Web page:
Look at the image above to find the output to achieve maximum profits. Let’s imagine that the business is producing at an output of A1. At this level of output, marginal revenue is greater than marginal cost. That is, if the business increases its output by 1 unit, then the additional revenue (MR1) will exceed the additional cost (MC1). Profits, equal to total revenue minus total costs. Therefore, if the marginal revenue once is greater than the marginal cost, as in point A1, then the enterprise can increase its profits by producing more.

The same principle applies when performing an analysis on point A2. At that time, the marginal cost is greater than the marginal revenue. If an enterprise reduces 1 unit of output, the saved cost (MC2) will be more than the lost revenue (MR2). Accordingly, if the marginal revenue is less than the marginal cost, as in A2, the enterprise can increase its profits by reducing production.

So, when does this production adjustment process end? Let’s acknowledge businesses starting with low output (like A1) or high output (like A2), they will adjust output so that total output will reach Amax. This analysis draws three general rules for profit maximization:

If the marginal revenue is greater than the marginal cost, the business should increase output

• If the marginal cost is greater than the marginal revenue, the business should reduce output

• At the maximum profit output level, marginal revenue and marginal cost are equal.


4.1.2. Monopoly Market

Monopoly market is the market in which businesses do not have competitors. Monopolies will have an impact on the price of the products they produce. While enterprises in the competitive market are price takers, monopolies are price makers.

The main difference between a competing and a monopoly business is its ability to influence the price of goods. A competitive enterprise is too small in relation to the market it is operating in, and therefore does not have the capacity to influence prices. Businesses must accept prices that are determined by market conditions. In contrast, because the monopoly is the only producer in the market, it can change the price of goods by adjusting the quantity it provides to the market.

Imagine that the business is producing at an output of B1. In this case, the marginal cost is less than the marginal revenue. If the business increases an unit of product, the increase in revenue will be more than the additional cost that the business spends and thus the profit will increase. Thus, when the marginal cost is lower than the marginal revenue, the business can increase its profits by producing more.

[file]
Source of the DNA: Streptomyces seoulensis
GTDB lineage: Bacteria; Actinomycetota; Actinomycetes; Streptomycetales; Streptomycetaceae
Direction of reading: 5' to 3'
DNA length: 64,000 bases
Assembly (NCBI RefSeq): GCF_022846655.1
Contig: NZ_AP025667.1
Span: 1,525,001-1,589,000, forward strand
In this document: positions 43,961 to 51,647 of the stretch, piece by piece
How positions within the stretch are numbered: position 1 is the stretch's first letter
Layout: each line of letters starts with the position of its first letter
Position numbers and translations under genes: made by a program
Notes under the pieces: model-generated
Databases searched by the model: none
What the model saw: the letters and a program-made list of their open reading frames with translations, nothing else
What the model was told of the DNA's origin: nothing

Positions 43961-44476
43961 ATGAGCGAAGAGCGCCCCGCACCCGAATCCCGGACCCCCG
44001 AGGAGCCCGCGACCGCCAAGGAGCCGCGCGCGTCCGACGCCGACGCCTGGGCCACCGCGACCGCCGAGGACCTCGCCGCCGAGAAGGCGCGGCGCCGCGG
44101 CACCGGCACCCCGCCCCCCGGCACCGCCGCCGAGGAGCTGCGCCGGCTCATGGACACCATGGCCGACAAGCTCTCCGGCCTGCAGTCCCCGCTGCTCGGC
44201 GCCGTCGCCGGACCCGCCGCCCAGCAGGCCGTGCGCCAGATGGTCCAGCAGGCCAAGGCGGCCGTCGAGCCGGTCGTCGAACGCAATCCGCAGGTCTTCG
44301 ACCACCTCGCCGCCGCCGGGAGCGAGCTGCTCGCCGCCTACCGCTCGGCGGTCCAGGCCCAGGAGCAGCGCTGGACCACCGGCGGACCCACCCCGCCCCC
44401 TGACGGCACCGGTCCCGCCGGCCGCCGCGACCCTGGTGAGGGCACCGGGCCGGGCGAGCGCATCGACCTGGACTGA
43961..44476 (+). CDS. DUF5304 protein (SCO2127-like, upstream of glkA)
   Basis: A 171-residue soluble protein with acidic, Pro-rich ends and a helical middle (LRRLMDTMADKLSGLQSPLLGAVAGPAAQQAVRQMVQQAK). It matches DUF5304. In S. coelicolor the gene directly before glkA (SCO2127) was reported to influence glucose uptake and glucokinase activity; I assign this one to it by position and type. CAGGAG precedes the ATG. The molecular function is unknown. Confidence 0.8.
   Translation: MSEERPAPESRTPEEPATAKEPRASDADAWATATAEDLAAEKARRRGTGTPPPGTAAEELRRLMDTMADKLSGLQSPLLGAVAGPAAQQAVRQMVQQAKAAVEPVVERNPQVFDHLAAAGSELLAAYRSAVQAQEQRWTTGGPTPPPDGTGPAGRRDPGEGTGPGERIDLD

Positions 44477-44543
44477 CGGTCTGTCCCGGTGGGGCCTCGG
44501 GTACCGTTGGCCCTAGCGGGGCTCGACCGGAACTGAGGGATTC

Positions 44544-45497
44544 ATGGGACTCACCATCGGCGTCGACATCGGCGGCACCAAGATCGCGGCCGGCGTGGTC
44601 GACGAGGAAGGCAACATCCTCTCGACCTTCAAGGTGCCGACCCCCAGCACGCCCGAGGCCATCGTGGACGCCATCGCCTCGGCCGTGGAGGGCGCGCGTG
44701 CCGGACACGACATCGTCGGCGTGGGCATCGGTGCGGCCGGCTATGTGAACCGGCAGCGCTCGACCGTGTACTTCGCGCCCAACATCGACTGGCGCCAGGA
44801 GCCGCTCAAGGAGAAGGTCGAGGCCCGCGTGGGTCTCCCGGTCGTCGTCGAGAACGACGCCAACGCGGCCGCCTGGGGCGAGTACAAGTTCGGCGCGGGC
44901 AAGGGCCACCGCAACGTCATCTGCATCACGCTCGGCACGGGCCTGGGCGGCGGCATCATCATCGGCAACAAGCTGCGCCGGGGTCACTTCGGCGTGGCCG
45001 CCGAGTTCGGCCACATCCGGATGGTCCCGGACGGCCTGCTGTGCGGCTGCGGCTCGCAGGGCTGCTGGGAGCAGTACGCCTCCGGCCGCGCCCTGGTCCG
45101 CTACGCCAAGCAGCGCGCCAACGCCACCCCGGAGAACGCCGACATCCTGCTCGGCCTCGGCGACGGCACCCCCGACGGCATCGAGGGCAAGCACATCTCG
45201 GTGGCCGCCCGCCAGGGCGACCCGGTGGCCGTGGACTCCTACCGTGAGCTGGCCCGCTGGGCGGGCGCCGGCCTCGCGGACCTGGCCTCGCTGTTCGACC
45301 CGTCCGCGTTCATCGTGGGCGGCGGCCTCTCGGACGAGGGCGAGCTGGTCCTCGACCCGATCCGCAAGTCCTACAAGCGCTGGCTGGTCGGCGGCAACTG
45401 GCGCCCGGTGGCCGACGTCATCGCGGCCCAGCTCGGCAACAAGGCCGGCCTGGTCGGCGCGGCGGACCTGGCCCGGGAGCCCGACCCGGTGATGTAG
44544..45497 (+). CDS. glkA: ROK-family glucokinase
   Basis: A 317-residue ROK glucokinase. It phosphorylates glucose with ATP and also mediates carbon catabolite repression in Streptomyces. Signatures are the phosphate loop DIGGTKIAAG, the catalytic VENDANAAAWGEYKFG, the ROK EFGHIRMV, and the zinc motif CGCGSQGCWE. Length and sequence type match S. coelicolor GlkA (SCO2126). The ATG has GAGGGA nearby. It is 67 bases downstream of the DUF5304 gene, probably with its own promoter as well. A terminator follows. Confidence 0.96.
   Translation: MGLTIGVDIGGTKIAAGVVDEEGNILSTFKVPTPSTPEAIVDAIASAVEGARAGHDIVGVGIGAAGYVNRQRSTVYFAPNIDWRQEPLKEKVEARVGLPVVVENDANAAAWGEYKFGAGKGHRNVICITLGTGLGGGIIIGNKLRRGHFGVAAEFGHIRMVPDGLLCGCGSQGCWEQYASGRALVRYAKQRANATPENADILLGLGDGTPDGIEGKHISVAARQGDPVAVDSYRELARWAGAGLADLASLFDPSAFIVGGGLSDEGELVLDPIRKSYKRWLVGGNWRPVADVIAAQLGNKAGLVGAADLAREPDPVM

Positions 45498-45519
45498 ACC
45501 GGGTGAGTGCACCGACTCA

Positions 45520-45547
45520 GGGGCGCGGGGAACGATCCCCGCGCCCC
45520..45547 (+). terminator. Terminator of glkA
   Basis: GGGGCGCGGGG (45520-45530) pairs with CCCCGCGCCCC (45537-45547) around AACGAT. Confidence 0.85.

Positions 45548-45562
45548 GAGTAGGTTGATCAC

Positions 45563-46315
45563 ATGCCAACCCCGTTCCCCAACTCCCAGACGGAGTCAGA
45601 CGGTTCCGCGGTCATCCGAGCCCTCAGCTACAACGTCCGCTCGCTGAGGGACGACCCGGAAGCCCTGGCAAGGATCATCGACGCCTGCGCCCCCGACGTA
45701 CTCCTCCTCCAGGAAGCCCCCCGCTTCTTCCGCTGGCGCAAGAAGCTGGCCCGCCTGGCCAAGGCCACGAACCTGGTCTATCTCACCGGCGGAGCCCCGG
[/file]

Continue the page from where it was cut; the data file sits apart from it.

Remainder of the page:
The approach is similar, but starting from a high-yield place, like B2. In this case, the marginal cost is higher than the marginal revenue. If an enterprise cuts production by one unit, the cost reduction will be more than the lost revenue. So, in case the marginal cost is higher than the marginal revenue, the business can increase profits by reducing output.

Finally, the business can adjust its production scale when the quantity supplied reaches Qmax, where the marginal revenue is equal to the marginal cost. Thus, the level of output at which the monopolist maximizes profit is determined by the intersection of the marginal revenue and marginal cost curves. In Figure 2, the intersection point is X.

As mentioned above, enterprises in the competitive market will also choose the total supply output to the market where the marginal revenue is equal to the marginal cost. To maximize profits, this principle applies to both businesses in competitive markets and monopoly markets. But there is a fundamental difference between two competing and monopoly market models: Marginal revenue in a competitive market is equal to price, while marginal revenue in an exclusive market is smaller than the price.

The problem is how can monopolies determine the price to maximize profits? The demand curve will answer this question, because the demand curve is related to the total output that consumers are willing to pay to buy the product. Thus, after the monopoly has determined that output is equal to marginal revenue and marginal cost, it will use the demand curve to determine the highest price that it can price for the output just determined. In Figure 2 above, the maximum profit price is Y.

In a monopoly market, the firm has no supply curve because the supply curve shows that the total output that businesses are willing to supply at any given price. In a competitive market, a business is a price taker, but as a monopoly it is a price maker. It makes little sense to ask for the total output produced by a monopolist at any price because the monopoly has set prices at the same time as selecting output to provide in the market. .